Only two-thirds of care staff have been vaccinated so far, which, with 1.5 million people working in adult social care, leaves almost 500,000 care staff who may not have had the jab.
He says accessibility has been a problem, despite vaccinators going into care homes to give shots to residents and staff at the same time. Overall they will visit an individual home four times to administer the jabs. Staff can also now make an appointment via the national booking system, with 91,000 care staff doing so in a single day on Saturday 13 February.
“The reason I say to you … accessibility [is the issue], is because people work different shifts, and someone may not have been in the care home when the team’s nurses went in to vaccinate, which is why we’ve opened up the national booking system, and [are] saying to social care: book your appointment on the national booking system, go to a vaccination centre or pharmacy and get your appointment.”
But he says there’s more to do. “The doctors of BAME communities, or nurses or other practitioners, or social care workers themselves are great advocates for the vaccination programme. So I think it’s a communication of vaccine positivity and why vaccines are important to you, and of course the duty of care, as well as access.”
He wants to see 80% or more of care workers taking the vaccine, which would chime with studies that show 80 to 90% of the public would take the vaccine if offered, plus NHS modelling bases its vaccine programme on a 75% uptake.
The father-of-three was previously a business and children’s minister for the government and is the MP for Stratford-on-Avon. He was born in Baghdad and came to the UK when he was nine years old.
In theory, he is in vulnerable group nine in terms of the timetable for getting his own vaccine, although he has been taking part in the Novavax vaccine trial. He doesn’t know at this stage if he’s had the placebo or the real injection, but he can find out in April and decide whether he needs to be vaccinated at all.
Of all the promotional work done on the vaccine, perhaps the most unlikely micro-trend has been that of male politicians being photographed with their shirts off as they get their injections. Greek prime minister Kyriakos Mitsotakis was the first to go viral with his effort. Conservative MP Brendan Clarke-Smith, French health minister Olivier Véran and ex-army captain and veterans minister Johnny Mercer have also shown their enthusiasm for being vaccinated in various states of undress.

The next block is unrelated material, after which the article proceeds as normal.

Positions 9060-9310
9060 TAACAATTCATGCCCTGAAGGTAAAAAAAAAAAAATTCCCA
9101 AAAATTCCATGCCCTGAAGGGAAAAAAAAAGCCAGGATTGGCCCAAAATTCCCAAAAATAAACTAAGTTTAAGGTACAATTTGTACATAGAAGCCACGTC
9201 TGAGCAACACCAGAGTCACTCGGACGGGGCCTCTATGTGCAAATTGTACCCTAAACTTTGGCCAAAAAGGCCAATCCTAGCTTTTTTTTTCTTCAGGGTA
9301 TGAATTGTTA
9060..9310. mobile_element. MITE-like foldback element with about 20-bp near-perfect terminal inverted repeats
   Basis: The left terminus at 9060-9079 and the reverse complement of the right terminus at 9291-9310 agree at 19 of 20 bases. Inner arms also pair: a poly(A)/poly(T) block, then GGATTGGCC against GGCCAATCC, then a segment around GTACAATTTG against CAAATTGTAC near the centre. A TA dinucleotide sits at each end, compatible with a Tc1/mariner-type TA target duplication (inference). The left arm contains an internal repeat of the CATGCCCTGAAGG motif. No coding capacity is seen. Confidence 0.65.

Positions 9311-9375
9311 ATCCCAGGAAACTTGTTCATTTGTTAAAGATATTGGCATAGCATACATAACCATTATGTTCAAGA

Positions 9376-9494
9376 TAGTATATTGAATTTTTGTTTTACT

Laughing at the suggestion that his colleagues have been rather partial to putting their chests on display, he says: “Johnny Mercer’s torso is one to be shared with the nation!”
The next few weeks will be pivotal in determining exactly how much freedom the public can regain, as the results of the vaccine programme start to emerge. The key bit of data is whether the vaccine in and of itself slows transmission of the disease, or if the lockdown measures have been mostly responsible for the declining number of cases and hospitalisations.
There are two major Public Health England studies – one of care home residents called the Vivaldi study, and the other of frontline healthcare staff, the SIREN study.
Israel’s results from its mass roll out of the Pfizer vaccine have so far shown a sharp reduction in symptomatic coronavirus cases. Oxford University also has its own data on the AstraZeneca vaccine, though this needs to be peer reviewed.
England’s chief medical officer Chris Whitty said he expected to see data that is effectively visible to the naked eye, and not on the margins.
The Covid Recovery Group (CRG) – a group of about 60 Tory backbench MPs led by former chief whip Mark Harper – believes the data justifies the end of lockdown once the nine priority groups have been vaccinated.
Although Zahawi says he respects and gets on well with many in the group, including former Brexit minister Steve Baker, he maintains it is not possible to unlock by fixed dates.
He says: “I share their emotion – we want to see our economy back open again and on its feet. We want to see our schools reopen. But the cautionary note I would strike is it has to be data driven, and I know many of them [in the CRG] are focused on data.
“The important thing is that we make decisions on the back of the data rather than a date – an arbitrary date. I think it’s important to see the impact of the vaccination programme.”
The CRG bases its views on scientific modelling that shows around 99% of people who died from Covid-19 were from the top nine priority groups.
Some of its MPs have also asked the Prime Minister to make sure pubs are reopened for outdoor service in time for Easter, on 4 April, almost a month before everyone in the first phase is due to be vaccinated.
Zahawi says: “I respect them for constantly wanting to make sure we are addressing what I think is a vital issue – the other impact of this severe lockdown, including on mental health and the economic health of the nation. So I think it’s right that colleagues challenge, that’s the healthy role of parliamentary democracy.”
But despite the expected success of the vaccine on the virus’s spread and mortality, he reminds them politely: “There is no silver bullet you can just deploy.”